The power of the profit motive, Fong argues, is why it is pointless to pin our hopes for climate sanity on replacing the current crop of top decision makers with a smarter, more conscious breed of technocrat. Behind this delusion is the assumption that the members of the business elite are stupid, whereas in fact they are just responding rationally to the incentives that capitalism presents them with. As long as the incentive to pursue profit at the expense of sustainability remain, swapping out individual members of the elite won’t help at all.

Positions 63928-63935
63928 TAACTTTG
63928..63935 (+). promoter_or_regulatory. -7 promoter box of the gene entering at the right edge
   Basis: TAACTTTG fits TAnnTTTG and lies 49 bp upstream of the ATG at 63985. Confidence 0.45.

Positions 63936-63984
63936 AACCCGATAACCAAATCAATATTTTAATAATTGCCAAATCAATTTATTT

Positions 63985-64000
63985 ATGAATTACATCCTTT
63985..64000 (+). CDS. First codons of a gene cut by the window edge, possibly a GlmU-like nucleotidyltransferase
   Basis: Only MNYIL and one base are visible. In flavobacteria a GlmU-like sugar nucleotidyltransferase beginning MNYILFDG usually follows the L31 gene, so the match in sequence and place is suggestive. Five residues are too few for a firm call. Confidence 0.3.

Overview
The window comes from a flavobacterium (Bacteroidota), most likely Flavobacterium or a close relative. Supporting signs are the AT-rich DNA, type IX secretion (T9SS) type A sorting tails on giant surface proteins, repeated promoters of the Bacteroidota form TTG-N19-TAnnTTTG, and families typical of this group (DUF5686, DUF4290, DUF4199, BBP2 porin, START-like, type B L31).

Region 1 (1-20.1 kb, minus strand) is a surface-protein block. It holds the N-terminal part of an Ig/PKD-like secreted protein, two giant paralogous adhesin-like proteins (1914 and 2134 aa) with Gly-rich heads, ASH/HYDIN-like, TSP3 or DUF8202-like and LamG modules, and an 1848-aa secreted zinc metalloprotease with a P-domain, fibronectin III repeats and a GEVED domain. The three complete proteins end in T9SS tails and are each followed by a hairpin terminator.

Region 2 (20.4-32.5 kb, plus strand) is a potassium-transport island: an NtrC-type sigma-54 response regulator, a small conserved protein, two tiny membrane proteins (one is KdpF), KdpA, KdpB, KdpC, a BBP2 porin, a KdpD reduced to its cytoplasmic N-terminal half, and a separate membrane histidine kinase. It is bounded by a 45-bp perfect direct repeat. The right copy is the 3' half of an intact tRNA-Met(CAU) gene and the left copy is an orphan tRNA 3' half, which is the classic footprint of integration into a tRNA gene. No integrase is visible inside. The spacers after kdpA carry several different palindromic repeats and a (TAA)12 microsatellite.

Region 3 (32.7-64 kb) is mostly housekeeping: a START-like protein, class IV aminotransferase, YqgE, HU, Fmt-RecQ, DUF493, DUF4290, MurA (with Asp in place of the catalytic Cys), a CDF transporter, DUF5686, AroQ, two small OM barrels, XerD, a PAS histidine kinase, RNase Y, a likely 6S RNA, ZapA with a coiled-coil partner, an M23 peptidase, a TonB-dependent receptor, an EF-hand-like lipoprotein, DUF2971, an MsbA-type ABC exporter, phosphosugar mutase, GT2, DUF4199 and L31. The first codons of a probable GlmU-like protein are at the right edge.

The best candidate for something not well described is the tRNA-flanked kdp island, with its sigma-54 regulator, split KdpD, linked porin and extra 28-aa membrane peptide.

So far, this seems at least roughly correct. But Fong’s conclusion that the profit motive must not be allowed to guide business decisions depends on the assumption that the incentive to pursue profit must necessarily be the incentive to pursue profit at the expense of sustainability. This assumption is false. Unsustainable activities can be made unprofitable by pricing negative externalities where possible and filling in any gaps with regulations. Rather than suppressing the profit motive, we can harness it to promote desirable systemic goals — including sustainability. Of course, this is proving to be a tremendous political challenge. But Fong’s argument requires that bringing this strategy through to completion would be a greater political challenge than abolishing capitalism altogether, which is absurd.